The Great Pause

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Great Pause

by Marjorie Duterte

It’s been fifteen years since I had my last romantic relationship.

I stopped getting into one when I heard God whisper to my heart, “Tama na, anak. Ako naman. Let me show you what love really means.” (That’s enough, My child. It’s My turn.)

Through the years, I had been tempted many times to enter into pseudo-relationships by entertaining crushes that turned into friendzones. Through them all, I thank God for saving me time and again from relationships that were not meant for me because I was simply not ready.

Today, I enjoy being alone, maybe way too much. But like you, I do long to be in a happy, healthy relationship that brings out the best in each partner. However, I realized it’s true what Teresa Gumap-as Dumadag says in her book When My Bridegroom Comes that sometimes “God delays relationships to give time for individuals to heal.” The problem is, we want to rush this process. If we keep on jumping from one relationship to the next, we don’t really get the much-needed time to heal and we repeat the same mistakes. Maybe it is time you pressed the pause button and allow God to love you now. It’s His turn.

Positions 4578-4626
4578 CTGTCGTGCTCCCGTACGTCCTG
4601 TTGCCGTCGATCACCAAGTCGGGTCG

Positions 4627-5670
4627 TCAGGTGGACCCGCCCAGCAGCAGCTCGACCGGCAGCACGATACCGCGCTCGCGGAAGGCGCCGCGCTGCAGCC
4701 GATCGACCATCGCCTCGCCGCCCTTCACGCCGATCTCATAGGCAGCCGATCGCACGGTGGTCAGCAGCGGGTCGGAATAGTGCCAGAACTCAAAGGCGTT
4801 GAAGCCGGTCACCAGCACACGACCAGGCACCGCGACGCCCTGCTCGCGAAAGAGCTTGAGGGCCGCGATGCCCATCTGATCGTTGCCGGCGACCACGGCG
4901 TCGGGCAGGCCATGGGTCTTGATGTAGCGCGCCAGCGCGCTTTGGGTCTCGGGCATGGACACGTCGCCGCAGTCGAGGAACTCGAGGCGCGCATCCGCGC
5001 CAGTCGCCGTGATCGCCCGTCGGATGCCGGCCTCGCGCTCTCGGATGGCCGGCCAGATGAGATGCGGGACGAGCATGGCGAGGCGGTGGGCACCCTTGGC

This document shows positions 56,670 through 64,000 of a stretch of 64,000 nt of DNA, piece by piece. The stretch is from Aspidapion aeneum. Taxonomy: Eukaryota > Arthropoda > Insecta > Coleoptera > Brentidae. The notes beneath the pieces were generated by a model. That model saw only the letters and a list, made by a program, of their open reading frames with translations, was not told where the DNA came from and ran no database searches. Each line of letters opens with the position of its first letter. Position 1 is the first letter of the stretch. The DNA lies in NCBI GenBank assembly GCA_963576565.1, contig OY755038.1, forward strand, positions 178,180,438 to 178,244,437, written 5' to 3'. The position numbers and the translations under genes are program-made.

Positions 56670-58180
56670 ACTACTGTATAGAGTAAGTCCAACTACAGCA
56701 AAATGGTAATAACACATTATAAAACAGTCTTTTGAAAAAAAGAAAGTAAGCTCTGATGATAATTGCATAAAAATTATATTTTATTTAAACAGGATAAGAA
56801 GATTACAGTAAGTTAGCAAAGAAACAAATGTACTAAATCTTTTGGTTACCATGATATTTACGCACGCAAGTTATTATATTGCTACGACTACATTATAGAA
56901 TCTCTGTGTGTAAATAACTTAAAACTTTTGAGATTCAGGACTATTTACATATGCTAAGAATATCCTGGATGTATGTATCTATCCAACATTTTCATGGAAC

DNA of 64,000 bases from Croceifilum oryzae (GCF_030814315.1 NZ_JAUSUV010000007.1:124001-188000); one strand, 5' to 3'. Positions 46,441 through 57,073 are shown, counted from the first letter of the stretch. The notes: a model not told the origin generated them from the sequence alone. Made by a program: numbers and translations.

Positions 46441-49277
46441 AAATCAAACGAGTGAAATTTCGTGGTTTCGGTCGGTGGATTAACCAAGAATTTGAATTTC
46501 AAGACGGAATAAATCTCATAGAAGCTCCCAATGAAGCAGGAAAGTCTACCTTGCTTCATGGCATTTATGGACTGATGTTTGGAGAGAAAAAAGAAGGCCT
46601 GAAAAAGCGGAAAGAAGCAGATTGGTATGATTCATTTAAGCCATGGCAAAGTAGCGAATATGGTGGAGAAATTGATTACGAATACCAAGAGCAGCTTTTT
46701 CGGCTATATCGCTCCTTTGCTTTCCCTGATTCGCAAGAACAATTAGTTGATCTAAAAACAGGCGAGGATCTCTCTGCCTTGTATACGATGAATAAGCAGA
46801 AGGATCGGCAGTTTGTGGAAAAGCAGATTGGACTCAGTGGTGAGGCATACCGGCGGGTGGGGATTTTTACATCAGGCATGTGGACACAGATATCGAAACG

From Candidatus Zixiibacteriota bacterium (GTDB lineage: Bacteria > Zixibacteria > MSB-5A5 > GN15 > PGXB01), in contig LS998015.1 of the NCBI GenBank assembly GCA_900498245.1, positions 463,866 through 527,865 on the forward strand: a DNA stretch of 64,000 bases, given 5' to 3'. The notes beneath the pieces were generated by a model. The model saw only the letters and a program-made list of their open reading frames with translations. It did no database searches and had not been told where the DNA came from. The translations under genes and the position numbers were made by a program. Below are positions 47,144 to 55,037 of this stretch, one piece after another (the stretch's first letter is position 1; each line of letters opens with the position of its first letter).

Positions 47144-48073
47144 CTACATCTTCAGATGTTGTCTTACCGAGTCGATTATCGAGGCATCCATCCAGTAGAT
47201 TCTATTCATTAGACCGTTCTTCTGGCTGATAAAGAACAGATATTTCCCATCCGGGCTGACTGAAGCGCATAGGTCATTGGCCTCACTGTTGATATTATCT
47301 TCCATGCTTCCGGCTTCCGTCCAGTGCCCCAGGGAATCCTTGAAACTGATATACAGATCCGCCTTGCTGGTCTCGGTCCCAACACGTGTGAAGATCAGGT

I realized that the wrong time to be in a relationship is when you are too eager to be in one. You do yourself good when you are honest with yourself. Why do you want to be in a relationship? Is it because you are lonely? Is it because you’re afraid to be alone and you’re getting older? Are you afraid of missing out and getting left behind now that all your friends are getting married and having their own families?

Knowing your why will clarify things for you. Deep inside, you know these are not the right reasons to get into a relationship. When you want it so much—when you want it only because you feel lonely or want to escape the feeling of emptiness—it becomes an idol in your heart.